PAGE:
Here's a statistic that will astound you ahead of Christmas: Two million LOL Surprise! dolls have been sold in the New Zealand market in the last two years.
So far, not so shocking – until you realise that the target market consists only of 150,000 girls aged between five and nine. That's an average of, gulp, 13 dolls per girl. In New Zealand alone.
You can't call that a fad. Or even a craze. That's a kind of kiddie lifestyle.
The list below comes from leading New Zealand toy distributor Planet Fun and is a compilation of the biggest-selling toys in the country and the ones they expect to sell fastest and best this Christmas. Planet Fun founder and CEO, Jeremy Kirk-Smith, says if parents are able to provide one of the items on this list, chances are they will have a very happily occupied child.
1. LOL Surprise! O.M.G Dolls
2. LOL Surprise! Glamper
3. Paw Patrol Ultimate Rescue Fire Truck
4. Ty Flippables
5. Bakugan Starter Pack
6. Little Tikes Cozy Coupe
7. Peppa Pig Deluxe Car Playset
8. Baby Shark Singing Puppet
9. Bananagrams game
10. LOL Surprise! Amazing Surprise
11. Tiny Tukkins Deluxe
12. Treasure-X Aliens
13. Monster Jam Kinetic Dirt Starter Set
14. Ryan's World Giant Egg Surprise
15. Disney Frozen Elsa Feature Doll
Planet Fun sell to major New Zealand retailers and Kirk-Smith and his team try every year – and mostly succeed – to pick the trends and desires that result in major toy purchases. Kirk-Smith spends about 100 days a year overseas visiting suppliers, inventors and going to toy shows and says new themes and patterns have stood the toy market on its ear in recent years.
One is the "unboxing" phenomenon; another is the "surprise" element embodied in the LOL Surprise! Dolls and other toys, like Ryan's World Giant Egg Surprise. It is basically a giant egg with many mystery toys inside, promoted by the world's richest YouTube earner – an eight-year-old boy, Ryan Kaji, who pulled in a whopping US$22 million last year doing toy reviews, according to Forbes.
That is closely related to "unboxing", which refers to the hugely popular YouTube audience first recognised by Iranian-US entrepreneur Isaac Larian whose company makes the LOL Surprise! dolls. He was fascinated watching kids being fascinated watching YouTube videos of other kids unwrapping presents.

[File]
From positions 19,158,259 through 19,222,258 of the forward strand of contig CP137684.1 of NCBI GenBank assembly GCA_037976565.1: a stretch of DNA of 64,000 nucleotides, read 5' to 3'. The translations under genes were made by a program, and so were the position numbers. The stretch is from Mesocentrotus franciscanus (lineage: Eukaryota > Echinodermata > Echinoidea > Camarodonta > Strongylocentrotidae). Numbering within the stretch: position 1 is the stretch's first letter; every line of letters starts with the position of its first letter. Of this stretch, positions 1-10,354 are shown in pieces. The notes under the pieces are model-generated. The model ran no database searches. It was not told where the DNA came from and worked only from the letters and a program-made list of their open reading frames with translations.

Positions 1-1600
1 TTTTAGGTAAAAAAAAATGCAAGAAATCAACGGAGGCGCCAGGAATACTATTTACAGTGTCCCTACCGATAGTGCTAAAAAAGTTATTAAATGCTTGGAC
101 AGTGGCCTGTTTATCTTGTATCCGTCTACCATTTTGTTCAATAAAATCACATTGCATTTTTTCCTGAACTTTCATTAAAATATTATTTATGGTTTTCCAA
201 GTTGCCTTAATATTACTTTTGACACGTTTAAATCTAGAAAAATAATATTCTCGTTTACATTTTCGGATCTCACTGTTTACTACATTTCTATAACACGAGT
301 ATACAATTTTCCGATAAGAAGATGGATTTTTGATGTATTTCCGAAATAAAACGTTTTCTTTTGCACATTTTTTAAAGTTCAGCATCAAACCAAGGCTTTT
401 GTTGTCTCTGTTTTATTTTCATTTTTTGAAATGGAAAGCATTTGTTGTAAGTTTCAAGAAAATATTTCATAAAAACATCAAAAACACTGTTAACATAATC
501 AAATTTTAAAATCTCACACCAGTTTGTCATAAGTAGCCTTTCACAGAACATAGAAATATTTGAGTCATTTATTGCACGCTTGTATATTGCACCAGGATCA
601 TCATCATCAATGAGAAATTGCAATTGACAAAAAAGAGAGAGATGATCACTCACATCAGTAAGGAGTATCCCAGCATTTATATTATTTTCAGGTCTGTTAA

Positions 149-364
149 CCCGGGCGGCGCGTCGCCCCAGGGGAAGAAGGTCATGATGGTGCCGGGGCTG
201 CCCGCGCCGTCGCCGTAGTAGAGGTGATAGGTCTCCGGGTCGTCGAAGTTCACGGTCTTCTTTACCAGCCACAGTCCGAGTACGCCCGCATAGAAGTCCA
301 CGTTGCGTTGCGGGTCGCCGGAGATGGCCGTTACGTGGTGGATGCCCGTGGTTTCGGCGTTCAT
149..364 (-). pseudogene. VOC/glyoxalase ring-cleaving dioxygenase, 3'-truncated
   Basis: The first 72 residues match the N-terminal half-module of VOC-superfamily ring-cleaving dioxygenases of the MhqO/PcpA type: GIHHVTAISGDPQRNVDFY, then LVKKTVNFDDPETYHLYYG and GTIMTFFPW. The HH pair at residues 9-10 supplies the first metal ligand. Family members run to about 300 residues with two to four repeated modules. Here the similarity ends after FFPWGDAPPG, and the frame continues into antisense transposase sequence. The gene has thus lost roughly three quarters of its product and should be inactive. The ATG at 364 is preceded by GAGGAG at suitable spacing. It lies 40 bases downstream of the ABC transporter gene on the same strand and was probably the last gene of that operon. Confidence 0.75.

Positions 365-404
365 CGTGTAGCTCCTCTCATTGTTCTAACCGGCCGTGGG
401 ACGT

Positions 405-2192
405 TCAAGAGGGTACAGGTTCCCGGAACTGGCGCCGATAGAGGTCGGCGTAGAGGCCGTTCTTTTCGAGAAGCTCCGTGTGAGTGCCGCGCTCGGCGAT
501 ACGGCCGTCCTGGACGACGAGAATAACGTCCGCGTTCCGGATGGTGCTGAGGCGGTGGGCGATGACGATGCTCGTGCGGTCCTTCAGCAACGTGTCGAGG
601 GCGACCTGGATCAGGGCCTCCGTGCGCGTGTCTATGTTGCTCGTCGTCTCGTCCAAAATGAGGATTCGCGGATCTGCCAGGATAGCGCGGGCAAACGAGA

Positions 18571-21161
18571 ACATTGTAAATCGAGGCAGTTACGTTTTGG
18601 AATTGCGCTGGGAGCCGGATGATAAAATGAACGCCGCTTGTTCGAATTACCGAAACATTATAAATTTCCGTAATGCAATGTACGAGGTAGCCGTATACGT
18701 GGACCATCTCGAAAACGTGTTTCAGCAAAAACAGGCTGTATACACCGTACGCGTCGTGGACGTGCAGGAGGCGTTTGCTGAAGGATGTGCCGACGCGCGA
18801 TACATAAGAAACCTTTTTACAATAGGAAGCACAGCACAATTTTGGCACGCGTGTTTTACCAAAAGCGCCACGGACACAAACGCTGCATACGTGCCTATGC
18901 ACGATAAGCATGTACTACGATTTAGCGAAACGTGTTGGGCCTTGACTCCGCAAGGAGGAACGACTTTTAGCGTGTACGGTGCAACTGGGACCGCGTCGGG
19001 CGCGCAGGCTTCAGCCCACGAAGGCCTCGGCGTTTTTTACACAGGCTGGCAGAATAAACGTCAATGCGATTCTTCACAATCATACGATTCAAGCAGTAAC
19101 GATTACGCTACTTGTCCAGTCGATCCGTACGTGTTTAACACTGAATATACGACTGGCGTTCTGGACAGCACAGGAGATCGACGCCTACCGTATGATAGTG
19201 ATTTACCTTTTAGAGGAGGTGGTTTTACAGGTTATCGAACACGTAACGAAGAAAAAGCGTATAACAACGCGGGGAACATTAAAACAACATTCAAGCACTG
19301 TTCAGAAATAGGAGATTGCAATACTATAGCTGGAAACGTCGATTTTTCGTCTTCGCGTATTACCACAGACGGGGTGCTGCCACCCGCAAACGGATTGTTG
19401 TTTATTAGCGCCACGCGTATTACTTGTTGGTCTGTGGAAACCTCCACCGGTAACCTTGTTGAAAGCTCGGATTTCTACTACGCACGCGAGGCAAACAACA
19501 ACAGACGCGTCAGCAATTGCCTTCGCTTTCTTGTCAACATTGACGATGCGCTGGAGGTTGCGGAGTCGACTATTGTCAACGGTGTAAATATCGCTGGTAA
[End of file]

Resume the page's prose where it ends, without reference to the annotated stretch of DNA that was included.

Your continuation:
"Those kids were mesmerised," says Kirk-Smith, "and he was clever enough to incorporate unboxing in his toys." From that, Larian has produced an empire which is this year expected to top US$5 billion in sales this year.
Ryan's World began with young Ryan unboxing toys in occasional 5-minute video posts in 2015 but has now grown to a YouTube channel with 22 million subscribers and hundreds of millions of viewers a year.
Last year, Larian's LOL Surprise! dolls provided eight of the top 10 traditional toy items sold in the US. The surprise factor is strong, with layers of wrapping containing surprises like stickers, charms, more toys and many other "mysteries" which delight kids. There are dozens of different dolls, all collectable, hence the high ownership figures per girl in New Zealand.
Also strong, says Kirk-Smith, is the way the dolls have played to changing social mores: "These days, the best-selling of the LOL Surprise! dolls is a doll with coloured skin. That would never have happened, even in the recent past, as the traditional doll has been blonde and slim, with model looks.
"Now, however, these dolls have booty and are shaped like real women – and that is great to see. They have re-invented the fashion doll. It shows, I think, that we as a society are moving away from old stereotypes."
TV and movies still provide many of the top toys of 2019, he says, with Paw Patrol, Peppa Pig, Bakugan and How to Train Your Dragon toys popular. Traditional brands like Ty Flippables (also collectables, cute characters with flappable sequins) have also taken off, as has the Baby Shark Singing Puppet (it plays that song when you put your hand in and, if you move your hand faster, it sings faster).
But, no matter what the toy, Kirk-Smith says there is a golden rule: "Whatever the toy and whatever the concept, it has to be a viable product in terms of creativity and giving a kid true play value. If it doesn't do that, it will not succeed."